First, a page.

By Lisa Semenchuk
A recent sentencing under the federal Fisheries Act brings home the many, often competing, responsibilities faced by construction managers, even in relation to medium scale construction projects. Environmental liability, rarely the first issue of concern to construction contractors, is a growing area of risk.
Clark Builders was contracted by the Royal Glenora Club as “construction manager” in relation to the building of an indoor pool facility adjacent to the Club’s existing facility. The facility is located in Edmonton’s River Valley, in very close proximity to the North Saskatchewan River.
In 2008, during the planning stages for the pool addition, it was determined that an EPCOR water main would need to be relocated so as to not interfere with the foundation of the addition. The architects of the pool addition provided EPCOR with two sets of plans, only one of which showed the below grade water storage tank planned for the pool addition. EPCOR used the plan, which did not show the below grade tank, to design and relocate the water main. Unfortunately, none of the parties who reviewed the relocation plan noted that the proposed new location for the water main would not be outside the overall footprint of the pool addition.
The water main was relocated as indicated on the EPCOR relocation plan, with as-built drawings provided to Clark Builders in April 2009.
The subcontractor hired by Clark Builders for the drilling and installation of the concrete pilings for the foundation of the pool addition commenced drilling in late July 2009. However, the relocated water main had not been staked.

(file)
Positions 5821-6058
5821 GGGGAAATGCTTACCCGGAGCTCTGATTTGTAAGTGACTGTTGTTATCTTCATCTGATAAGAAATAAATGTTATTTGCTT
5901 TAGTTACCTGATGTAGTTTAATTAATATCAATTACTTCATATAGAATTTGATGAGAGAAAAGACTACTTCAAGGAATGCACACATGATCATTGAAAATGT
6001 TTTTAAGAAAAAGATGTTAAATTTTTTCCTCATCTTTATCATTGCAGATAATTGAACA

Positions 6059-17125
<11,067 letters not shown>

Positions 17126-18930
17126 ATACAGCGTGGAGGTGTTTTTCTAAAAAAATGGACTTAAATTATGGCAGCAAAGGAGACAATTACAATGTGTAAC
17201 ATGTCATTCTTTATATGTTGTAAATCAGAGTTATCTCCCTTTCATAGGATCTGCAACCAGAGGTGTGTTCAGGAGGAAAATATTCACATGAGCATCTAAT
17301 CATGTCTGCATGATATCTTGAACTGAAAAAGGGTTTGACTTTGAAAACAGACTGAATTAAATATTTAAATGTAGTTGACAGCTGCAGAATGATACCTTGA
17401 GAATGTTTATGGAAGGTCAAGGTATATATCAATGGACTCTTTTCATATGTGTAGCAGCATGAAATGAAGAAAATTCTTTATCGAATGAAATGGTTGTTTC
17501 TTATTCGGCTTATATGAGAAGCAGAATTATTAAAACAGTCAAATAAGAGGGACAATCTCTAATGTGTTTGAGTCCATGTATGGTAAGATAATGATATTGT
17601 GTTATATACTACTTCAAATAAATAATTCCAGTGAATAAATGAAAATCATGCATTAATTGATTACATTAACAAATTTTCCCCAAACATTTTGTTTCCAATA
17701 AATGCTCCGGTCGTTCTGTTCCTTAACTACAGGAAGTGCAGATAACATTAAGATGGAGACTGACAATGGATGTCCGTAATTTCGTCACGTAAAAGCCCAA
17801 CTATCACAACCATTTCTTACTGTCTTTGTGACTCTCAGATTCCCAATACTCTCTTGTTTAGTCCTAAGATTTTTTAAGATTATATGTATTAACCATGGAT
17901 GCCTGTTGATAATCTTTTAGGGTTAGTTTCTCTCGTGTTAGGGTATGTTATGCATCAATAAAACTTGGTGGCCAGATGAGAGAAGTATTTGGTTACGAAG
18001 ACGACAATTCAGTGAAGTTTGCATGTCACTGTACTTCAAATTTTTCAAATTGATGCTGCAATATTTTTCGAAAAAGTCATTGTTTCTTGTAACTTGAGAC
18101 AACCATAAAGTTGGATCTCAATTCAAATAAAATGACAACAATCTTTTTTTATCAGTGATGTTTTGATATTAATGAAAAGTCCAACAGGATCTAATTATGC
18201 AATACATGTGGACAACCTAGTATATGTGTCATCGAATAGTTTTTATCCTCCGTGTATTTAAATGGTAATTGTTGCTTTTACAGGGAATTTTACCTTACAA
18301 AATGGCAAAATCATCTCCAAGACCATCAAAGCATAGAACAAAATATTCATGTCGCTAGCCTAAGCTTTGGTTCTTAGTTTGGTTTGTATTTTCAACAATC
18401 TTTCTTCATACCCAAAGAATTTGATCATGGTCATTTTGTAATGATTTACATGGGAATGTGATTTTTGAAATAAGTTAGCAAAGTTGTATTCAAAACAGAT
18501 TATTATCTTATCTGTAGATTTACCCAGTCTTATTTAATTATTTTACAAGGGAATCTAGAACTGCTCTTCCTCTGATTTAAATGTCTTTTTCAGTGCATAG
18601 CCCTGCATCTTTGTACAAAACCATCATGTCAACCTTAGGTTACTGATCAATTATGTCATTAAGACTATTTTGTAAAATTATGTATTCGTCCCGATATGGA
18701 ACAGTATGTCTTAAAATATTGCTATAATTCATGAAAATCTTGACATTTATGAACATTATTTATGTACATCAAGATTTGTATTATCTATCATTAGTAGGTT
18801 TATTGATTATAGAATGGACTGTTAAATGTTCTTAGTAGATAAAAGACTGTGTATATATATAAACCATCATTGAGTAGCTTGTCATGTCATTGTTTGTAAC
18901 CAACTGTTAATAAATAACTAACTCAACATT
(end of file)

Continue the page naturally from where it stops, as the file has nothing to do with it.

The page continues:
The drilling subcontractor drilled at the marked pile location and subsequently punctured the relocated water main, releasing approximately 3,000 litres per second of chlorinated water. Before the water main could be shut down, between 8 and 12 million litres of chlorinated water had entered the North Saskatchewan River.
Based on testing done after the incident, the level of chlorine was 3,900 times greater than the Canadian Water Quality Guideline for the protection of freshwater life and was likely lethal to fish which may have encountered the water released from the water main.
Clark Builders was subsequently charged under section 36(3) of the Fisheries Act for depositing or permitting the deposit of a deleterious substance in water frequented by fish. Clark Builders pled guilty and was ordered to pay a fine of $15,000 and $270,000 into the Environmental Damages Fund, administered by Environment Canada.
In the result, it probably would have not made any difference if Clark Builders was the general contractor rather than the construction manager. This incident occurred due to a series of small, understandable oversights by a number of parties.
The seemingly remote risk of environmental liability shows that contractors must remain vigilant over every aspect of the project, because as the old saying goes: the devil is in the details. And as far as general contractors and construction managers are concerned, this case illustrates another old saying: the buck stops here.